I knew this intellectually, but that was not what I felt emotionally. I was angry with her. I had been classically conditioned to tense at the very sound of her voice. I was always preparing myself for the next crisis. I felt both good and bad things about my mother simultaneously. I loved her, I just didn’t like her. Over the last few years of my life, frustration and exasperation seemed to dominate how I felt about her.  I was hoping to fix that.  I was joining a support group for family members of those with mental instabilities, I wanted to re-wire my reactions to her so that I could just build the best relationship that was possible for us.  She was never going to change, but maybe I could be better.  Perhaps I might have been able to make some better memories to look back on someday.  I ache now for those memories that never quite made their way into fruition.  The lost moments.

She would ask me all the time though “Do you still love me?” and mostly I would reply with the obligatory ‘yes, of course’, but the last time I voluntarily told her I loved her was a few years ago.  I remember it vividly because I had to break into her apartment to find out if she was dead or not.  I’ll never forget walking into that apartment and seeing her laying on the floor.  Yelling her name, getting no response.  The panic.  The bile at the back of my throat.  Shaking her violently until her eyelids eventually fluttered open.  She wasn’t dead, but very sick.  I fought all my natural instincts about distancing myself emotionally from her and begged her not to commit suicide. She had tried a couple times before, and I feared she would again. I told her there were people that needed her and the world would not be the same without her in it. I begged and I cried. I looked directly into her eyes and said “I love you.  I need you in my life.  Please don’t leave me all alone in this world.”.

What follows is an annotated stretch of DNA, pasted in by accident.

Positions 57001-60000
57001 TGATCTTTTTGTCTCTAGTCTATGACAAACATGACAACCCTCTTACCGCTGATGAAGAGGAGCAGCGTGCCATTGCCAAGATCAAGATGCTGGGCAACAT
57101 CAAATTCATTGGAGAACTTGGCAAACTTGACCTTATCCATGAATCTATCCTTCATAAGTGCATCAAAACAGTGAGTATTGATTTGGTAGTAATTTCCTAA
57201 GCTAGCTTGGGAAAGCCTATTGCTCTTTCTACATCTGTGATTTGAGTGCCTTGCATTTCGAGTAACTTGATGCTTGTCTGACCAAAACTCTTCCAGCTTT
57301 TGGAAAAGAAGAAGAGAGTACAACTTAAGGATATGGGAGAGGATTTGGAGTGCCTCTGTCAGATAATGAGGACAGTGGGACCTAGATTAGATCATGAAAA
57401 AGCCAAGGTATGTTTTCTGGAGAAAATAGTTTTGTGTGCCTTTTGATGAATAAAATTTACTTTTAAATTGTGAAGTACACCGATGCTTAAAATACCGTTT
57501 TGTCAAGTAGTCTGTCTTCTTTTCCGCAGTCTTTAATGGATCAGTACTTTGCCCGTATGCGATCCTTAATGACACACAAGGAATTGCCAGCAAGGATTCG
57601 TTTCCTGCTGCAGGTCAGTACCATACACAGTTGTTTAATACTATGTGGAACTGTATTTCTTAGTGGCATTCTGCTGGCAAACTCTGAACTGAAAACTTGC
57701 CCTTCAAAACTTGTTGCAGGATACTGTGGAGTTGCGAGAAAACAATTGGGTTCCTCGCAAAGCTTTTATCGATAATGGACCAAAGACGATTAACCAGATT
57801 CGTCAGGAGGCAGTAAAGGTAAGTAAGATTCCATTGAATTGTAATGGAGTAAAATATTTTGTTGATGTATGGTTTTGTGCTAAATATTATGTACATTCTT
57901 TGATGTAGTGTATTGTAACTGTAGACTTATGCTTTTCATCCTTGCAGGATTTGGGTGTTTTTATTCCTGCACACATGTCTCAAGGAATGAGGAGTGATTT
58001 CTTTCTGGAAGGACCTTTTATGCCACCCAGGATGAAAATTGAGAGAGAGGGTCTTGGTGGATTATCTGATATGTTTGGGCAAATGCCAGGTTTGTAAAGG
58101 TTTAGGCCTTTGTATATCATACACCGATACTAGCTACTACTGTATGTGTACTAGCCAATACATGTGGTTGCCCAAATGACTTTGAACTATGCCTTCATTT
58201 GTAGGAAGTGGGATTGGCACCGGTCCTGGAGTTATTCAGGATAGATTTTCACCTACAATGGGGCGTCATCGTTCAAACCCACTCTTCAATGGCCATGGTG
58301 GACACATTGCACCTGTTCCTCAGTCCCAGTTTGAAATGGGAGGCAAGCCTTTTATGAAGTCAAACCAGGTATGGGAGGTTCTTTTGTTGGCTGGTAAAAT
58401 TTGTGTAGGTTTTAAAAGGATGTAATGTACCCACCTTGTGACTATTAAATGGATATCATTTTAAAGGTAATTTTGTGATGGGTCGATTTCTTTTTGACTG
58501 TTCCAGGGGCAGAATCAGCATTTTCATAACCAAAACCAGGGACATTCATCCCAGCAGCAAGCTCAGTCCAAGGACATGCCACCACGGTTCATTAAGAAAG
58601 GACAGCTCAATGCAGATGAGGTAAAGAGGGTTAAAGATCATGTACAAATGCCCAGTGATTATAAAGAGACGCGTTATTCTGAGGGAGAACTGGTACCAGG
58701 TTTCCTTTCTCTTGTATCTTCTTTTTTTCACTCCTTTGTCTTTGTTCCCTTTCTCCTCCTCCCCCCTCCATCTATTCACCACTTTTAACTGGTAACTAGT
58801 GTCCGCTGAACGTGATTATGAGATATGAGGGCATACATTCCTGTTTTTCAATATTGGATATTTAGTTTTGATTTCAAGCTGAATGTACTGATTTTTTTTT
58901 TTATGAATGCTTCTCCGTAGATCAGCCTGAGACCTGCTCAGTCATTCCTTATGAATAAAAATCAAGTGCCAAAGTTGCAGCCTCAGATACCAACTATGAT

A couple weeks later, she tried to kill herself anyway. I can’t begin to describe how this felt. I was not angry, but crushed. Heartbroken.  Ripped apart.  Utterly powerless.  Pulverized.  I was actually surprised by the depth of what I felt. I had thought I had distanced myself more from this.  I had thought I had built walls high enough to hide behind forever.  Shortly thereafter she went into the institution where she spent the rest of her days on this earth.

There were more suicide attempts. Ups and downs. I had resigned myself to the idea that when she went, it would probably be from suicide. Every time my phone rang, and it was the police or hospital, a part of me would panic and think: “Is this it? Is this the call?”